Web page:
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Contraception is sometimes controlled in abusive relationships. from

How forced pregnancies and abortions deny women control over their own bodies

For most women in Australia, the decision about whether or not to have a baby is a profoundly personal one. But for some, control over this decision is taken away from them, usually by an abusive male partner. This can happen via the use of verbal pressure, threats, blackmail, physical violence or rape.

In 2010, researchers in the US came up with the term “reproductive coercion” to describe these behaviours. Since then, some work has been done, primarily in US family planning clinics, to help understand reproductive coercion.

Despite this, it mostly remains a hidden issue. We don’t know how common it is, and it’s very likely (as with most forms of violence against women) it’s grossly under-reported. The US National Intimate Partner and Sexual Violence Survey suggested around 8% of respondents had experienced reproductive coercion in their lifetimes, although the survey only asked about a limited range of behaviours.

In Australia, we don’t have any reliable prevalence data. But Queensland organisation Children By Choice reported they’re seeing it in around one in seven women presenting for abortions.

Read more: FactCheck: is domestic violence the leading preventable cause of death and illness for women aged 18 to 44?

What is reproductive coercion?

Reproductive coercion typically takes three different forms:

  1. pregnancy coercion, where a woman is forced or manipulated into becoming pregnant

  2. birth-control sabotage, where a woman is prevented from using contraception, or her contraception is tampered with

  3. control of pregnancy outcomes, where a woman is forced to continue or terminate a pregnancy.

Reproductive coercion overlaps with intimate partner violence and sexual violence.

Intimate partner violence, sexual violence and reproductive coercion are all related. Laura Tarzia

Studies consistently show a relationship between intimate partner violence, which affects around one in four Australian women, and unintended pregnancy.

But whether this is through the male partner intentionally trying to get his partner pregnant, or simply a side effect of the woman having little control over the timing and frequency of sex, is unclear.

Many women in violent relationships are unable to negotiate the use of contraception, particularly if relying on methods such as condoms that depend on the male partner. Others are too fearful to refuse sex, even if they know they’re risking a pregnancy. Some women are raped by their partners.

Read more: Study confirms intimate partner violence leading health risk factor for women

Both women in violent relationships, and women whose partners force or coerce them into becoming pregnant have little control over their own bodies. It’s important to distinguish between deliberate behaviours intended to get a woman pregnant, and sexually coercive behaviours in relationships that may result in an unintended pregnancy.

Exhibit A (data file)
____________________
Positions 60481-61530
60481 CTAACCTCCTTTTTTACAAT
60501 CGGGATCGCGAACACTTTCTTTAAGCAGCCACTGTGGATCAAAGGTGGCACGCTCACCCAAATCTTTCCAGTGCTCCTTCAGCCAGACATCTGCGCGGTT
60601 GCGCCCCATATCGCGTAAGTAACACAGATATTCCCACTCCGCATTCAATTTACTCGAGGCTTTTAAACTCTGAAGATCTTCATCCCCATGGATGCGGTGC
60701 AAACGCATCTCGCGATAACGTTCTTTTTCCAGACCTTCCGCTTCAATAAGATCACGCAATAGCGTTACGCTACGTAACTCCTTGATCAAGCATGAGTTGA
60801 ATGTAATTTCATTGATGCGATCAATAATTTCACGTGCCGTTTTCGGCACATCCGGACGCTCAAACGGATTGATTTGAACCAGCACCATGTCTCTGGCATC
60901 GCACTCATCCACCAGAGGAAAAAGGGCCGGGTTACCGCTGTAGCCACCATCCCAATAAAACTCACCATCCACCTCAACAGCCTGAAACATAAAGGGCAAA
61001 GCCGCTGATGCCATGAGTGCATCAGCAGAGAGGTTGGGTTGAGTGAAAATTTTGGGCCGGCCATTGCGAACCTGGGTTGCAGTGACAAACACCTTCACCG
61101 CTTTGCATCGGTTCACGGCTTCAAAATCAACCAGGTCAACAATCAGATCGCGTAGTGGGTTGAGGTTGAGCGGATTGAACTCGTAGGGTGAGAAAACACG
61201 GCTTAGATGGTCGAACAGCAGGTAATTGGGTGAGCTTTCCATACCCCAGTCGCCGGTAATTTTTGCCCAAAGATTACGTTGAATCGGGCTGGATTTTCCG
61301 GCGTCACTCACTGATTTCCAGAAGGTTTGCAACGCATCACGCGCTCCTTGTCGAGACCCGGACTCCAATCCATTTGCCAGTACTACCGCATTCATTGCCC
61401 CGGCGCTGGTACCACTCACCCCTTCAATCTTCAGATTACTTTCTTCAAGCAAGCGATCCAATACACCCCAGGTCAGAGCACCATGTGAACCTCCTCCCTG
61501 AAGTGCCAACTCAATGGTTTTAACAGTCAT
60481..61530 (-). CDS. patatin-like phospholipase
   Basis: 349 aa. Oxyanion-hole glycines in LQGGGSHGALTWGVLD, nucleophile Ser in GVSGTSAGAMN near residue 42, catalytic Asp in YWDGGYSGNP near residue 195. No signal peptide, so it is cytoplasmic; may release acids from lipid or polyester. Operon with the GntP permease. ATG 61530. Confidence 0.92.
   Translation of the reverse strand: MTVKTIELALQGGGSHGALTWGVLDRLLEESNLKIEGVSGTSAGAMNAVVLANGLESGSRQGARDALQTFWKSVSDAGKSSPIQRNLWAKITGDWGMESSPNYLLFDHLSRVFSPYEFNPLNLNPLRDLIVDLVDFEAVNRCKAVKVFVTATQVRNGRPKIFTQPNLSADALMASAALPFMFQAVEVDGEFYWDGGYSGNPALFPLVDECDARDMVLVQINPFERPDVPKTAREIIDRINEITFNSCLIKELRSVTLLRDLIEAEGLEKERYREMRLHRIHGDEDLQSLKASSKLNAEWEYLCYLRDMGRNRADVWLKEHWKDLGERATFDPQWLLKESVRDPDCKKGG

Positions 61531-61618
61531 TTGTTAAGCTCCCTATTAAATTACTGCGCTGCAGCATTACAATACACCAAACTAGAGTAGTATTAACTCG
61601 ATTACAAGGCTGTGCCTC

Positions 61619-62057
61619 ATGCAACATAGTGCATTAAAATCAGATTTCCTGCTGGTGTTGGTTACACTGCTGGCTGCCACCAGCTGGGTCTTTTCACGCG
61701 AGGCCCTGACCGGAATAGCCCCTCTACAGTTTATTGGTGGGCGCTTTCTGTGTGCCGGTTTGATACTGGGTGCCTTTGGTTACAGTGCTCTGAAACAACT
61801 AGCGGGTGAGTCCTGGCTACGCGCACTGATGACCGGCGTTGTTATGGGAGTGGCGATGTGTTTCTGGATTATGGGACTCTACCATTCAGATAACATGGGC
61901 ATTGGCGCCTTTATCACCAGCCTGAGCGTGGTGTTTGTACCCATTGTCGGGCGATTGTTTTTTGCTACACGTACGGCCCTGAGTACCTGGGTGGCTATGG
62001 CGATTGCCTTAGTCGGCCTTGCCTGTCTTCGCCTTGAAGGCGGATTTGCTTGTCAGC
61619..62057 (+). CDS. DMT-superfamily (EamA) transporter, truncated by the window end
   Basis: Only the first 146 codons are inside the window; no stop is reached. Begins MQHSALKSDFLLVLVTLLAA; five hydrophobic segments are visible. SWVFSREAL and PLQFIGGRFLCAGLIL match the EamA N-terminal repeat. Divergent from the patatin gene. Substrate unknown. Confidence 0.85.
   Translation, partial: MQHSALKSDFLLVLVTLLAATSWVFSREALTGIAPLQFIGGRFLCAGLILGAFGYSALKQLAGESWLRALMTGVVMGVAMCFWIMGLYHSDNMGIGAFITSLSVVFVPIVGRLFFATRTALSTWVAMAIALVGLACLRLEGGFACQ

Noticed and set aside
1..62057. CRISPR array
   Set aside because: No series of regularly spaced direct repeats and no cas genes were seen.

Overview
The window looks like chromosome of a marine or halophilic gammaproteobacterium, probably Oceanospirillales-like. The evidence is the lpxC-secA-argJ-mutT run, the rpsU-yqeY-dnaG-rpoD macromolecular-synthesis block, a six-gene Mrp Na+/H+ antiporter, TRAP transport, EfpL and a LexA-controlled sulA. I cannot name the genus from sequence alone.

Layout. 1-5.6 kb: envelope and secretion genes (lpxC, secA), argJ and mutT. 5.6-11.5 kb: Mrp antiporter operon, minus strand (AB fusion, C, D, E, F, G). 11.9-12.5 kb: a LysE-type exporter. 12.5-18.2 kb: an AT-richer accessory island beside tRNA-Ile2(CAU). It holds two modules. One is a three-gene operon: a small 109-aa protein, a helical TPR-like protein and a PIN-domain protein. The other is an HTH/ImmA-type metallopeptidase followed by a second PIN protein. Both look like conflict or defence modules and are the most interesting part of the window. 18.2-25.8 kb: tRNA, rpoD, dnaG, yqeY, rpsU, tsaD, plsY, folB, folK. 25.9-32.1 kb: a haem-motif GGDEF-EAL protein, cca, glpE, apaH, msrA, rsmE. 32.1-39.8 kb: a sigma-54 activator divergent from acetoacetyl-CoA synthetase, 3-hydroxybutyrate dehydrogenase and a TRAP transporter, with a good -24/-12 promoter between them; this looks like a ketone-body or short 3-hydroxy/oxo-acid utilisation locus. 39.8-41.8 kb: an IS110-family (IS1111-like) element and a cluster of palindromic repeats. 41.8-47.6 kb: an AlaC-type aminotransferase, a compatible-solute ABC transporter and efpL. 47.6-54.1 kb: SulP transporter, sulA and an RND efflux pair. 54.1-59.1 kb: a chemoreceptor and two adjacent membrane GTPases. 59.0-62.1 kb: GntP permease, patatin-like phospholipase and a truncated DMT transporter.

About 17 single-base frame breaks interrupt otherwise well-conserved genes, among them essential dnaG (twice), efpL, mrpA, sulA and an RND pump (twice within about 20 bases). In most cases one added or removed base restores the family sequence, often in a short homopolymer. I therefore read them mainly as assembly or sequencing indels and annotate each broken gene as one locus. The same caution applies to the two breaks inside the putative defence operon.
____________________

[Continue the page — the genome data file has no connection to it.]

As so little research has been done in this area, we don’t really understand how the experience of having an unintended pregnancy after being sexually assaulted differs from being deliberately forced to become or stay pregnant.

We don’t know whether experiencing a miscarriage as a result of physical violence is similar to being forced to have an abortion. More research is urgently needed in this area so we can understand women’s experiences and how best to support them.

Not all health care workers know what signs to look out for. from

Health services and reproductive coercion

Research tells us women experiencing reproductive coercion are more likely to access health care services. In particular, abortion clinics, general practitioners, and antenatal services.

But little is known about how practitioners working in these settings identify it in their patients, or how they respond if women disclose. In Australia, we don’t yet have best practice guidelines about how health practitioners should identify and respond to reproductive coercion.

The American College of Obstetricians and Gynaecologists recommends practitioners ask every female patient about reproductive coercion. But we currently lack evidence to support this approach.

This does not mean it’s wrong, rather there isn’t enough research to support “universal screening” as opposed to “case finding”, where practitioners enquire only after warning signs are detected or coercion is suspected.

Read more: Why are rates of domestic violence in Australia still so high?

How can we prevent it?

It’s clear more community awareness is needed about reproductive coercion. Health practitioners can help women experiencing reproductive coercion by prescribing female-controlled or hidden methods of contraception (such as an implantable intrauterine device with a shorter string that is undetectable by a partner).

They can also provide women with information about their reproductive rights, alert them to the abuse happening in their relationship, and provide referrals if appropriate. Safe, low-cost and reliable access to abortion and other reproductive health services are also critical.

But none of these solutions is a silver bullet. Like many forms of violence against women, the real road to prevention is broader social change towards gender equality. Specifically, a shift away from a culture of male entitlement to women’s bodies and towards real recognition of women’s reproductive rights.

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